Melinda opens up about her personal journey from private citizen to public advocate.
Over the years, I’ve read a lot of books about history, especially American history. I never get tired of looking closely at seminal events, such as the Vietnam War, and figures I admire, such as the global heath hero Jim Grant.
These Truths: A History of the United States, by the Harvard historian and New Yorker contributor Jill Lepore, is not a deep or comprehensive account of individual events or people. The book covers centuries of history in its 800 pages, so Lepore can offer only quick glimpses at major events such as America’s first presidential impeachment (only three sentences) and doesn’t even get a chance to mention pivotal figures such as Lewis and Clark.
But with the exception of a brief section covering the past 20 years (more on this below), I loved the book and hope lots of people read it. In keeping with its title, it’s the most honest account of the American story I’ve ever read, and one of the most beautifully written. Lepore comments in her conclusion that simplistic, feel-good accounts of our past undermine and belittle “the American experiment, making it … a daffy, reassuring bedtime story.” These Truths is just the opposite.
While many good history books provide perspectives beyond those of the traditional “great men” of history, Lepore’s book makes diverse points of view central to the narrative. She shows you all the ironies and contradictions in American history.
For example, Lepore tells you about Margaret Chase Smith, the first woman to serve in both houses of Congress. Smith had the courage to stand up to abuses in Congress; she was particularly passionate in speaking out against Joseph McCarthy’s hateful hunt for communists in government. And yet she also willingly participated in crusades against “homosexuals and other sex perverts in government,” in the language of the Congressional hearings.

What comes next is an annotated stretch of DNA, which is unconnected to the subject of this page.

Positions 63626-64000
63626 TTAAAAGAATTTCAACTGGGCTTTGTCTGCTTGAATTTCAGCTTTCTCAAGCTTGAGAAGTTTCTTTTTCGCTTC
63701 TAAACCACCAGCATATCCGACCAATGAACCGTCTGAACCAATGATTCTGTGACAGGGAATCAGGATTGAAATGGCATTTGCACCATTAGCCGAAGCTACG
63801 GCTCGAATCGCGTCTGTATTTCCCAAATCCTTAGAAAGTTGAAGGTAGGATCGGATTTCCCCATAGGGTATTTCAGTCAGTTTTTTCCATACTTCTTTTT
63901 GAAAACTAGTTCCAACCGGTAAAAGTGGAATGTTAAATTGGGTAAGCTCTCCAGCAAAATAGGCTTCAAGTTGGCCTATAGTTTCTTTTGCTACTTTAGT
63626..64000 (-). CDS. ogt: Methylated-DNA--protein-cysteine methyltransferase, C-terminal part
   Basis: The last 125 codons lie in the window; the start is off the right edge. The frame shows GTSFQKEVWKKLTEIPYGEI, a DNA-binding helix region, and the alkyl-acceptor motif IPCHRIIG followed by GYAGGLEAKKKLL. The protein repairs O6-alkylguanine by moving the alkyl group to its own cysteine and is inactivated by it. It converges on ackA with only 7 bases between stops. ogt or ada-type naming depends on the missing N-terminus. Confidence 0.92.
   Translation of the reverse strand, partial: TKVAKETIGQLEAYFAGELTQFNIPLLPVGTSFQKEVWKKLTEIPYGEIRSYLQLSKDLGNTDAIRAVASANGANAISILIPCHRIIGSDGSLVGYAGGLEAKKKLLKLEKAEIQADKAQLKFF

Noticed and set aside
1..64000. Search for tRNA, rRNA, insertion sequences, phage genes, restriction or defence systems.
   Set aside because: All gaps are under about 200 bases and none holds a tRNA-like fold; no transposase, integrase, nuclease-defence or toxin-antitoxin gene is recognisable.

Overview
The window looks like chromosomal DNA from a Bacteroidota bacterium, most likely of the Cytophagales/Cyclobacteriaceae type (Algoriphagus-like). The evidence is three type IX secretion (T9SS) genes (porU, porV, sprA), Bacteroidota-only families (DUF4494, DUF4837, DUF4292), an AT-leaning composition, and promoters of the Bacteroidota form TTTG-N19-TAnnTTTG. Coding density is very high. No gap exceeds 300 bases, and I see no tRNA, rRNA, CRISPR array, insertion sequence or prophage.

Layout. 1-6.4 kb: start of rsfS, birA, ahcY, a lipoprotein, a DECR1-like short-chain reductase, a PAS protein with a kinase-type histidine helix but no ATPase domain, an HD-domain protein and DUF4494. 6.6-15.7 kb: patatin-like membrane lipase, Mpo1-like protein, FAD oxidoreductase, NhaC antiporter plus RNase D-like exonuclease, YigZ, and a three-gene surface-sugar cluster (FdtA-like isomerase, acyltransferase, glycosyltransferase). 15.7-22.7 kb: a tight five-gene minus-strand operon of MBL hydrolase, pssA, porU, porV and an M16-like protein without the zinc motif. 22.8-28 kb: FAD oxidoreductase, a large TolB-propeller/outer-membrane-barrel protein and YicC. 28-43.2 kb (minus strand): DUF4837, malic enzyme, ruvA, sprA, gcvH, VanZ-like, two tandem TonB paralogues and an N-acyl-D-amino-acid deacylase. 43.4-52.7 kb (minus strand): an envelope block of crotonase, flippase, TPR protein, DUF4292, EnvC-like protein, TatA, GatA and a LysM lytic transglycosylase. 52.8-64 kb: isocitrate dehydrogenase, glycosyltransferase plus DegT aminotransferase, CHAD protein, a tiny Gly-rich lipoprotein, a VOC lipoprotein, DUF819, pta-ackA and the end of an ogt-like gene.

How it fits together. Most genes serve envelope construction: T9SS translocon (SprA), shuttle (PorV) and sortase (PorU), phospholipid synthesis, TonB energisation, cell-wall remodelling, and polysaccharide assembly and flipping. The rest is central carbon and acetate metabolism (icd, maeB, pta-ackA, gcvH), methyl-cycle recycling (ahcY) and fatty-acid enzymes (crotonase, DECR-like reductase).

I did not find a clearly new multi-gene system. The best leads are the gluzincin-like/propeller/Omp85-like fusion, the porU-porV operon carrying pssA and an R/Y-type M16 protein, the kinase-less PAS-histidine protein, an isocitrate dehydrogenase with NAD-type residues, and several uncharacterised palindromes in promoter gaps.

Another contradiction I was not aware of relates to the GI Bill, which gave a huge boost to my dad’s education and career after he served during World War II. After acknowledging that the GI Bill was one of the wisest investments our country has ever made, she points out that it actually had a negative impact on African Americans, women, and gay people who fought for their country in World War II—most of whom were denied GI benefits.
By far the biggest contradiction in our country’s history is one that Lepore weaves into every part of her book: the fact that America was founded on assertions of liberty and sovereignty while practicing African slavery and Native American conquest.
This contradiction was obvious to America’s slaves, many of whom sided with the British during the American Revolution because they knew they had a much better chance of being freed if the British won. One of George Washington’s own slaves, Harry Washington, escaped from Mount Vernon during the war and fought alongside Lord Dunmore, the royal governor of Virginia. Harry Washington later fled to Sierra Leone and became the leader of a group of revolutionaries who declared independence there.
The Emancipation Proclamation represented an important step in reconciling this contradiction. “American slavery …. had stolen the lives of millions and crushed the souls of millions more,” writes Lepore. “It had poisoned a people and a nation…. It was not over yet. But at last, an end lay within sight.” Thirty years after Lincoln’s proclamation, Frederick Douglass wrote, “The problem is whether the American people have loyalty enough, honor enough, patriotism enough, to live up to their own Constitution.”
Despite all of Lepore’s research and writing, I found the final section of the book to be out of keeping with what preceded it. This section did not sound like it was written by a professor who excels at detached historical analysis. Especially in the section about the 2008 financial crisis, it reads like the work of a critic who is caught up in the passions of the moment.
Even so, I highly recommend the book. It’s packed with amazing details I had never read before. For example, there were more than 100 incidents of violence between members of Congress between 1830 and 1860. But more important, it’s a good reminder that there’s a lot more to American history than most of us learn in school. These truths are ones we all need to hear.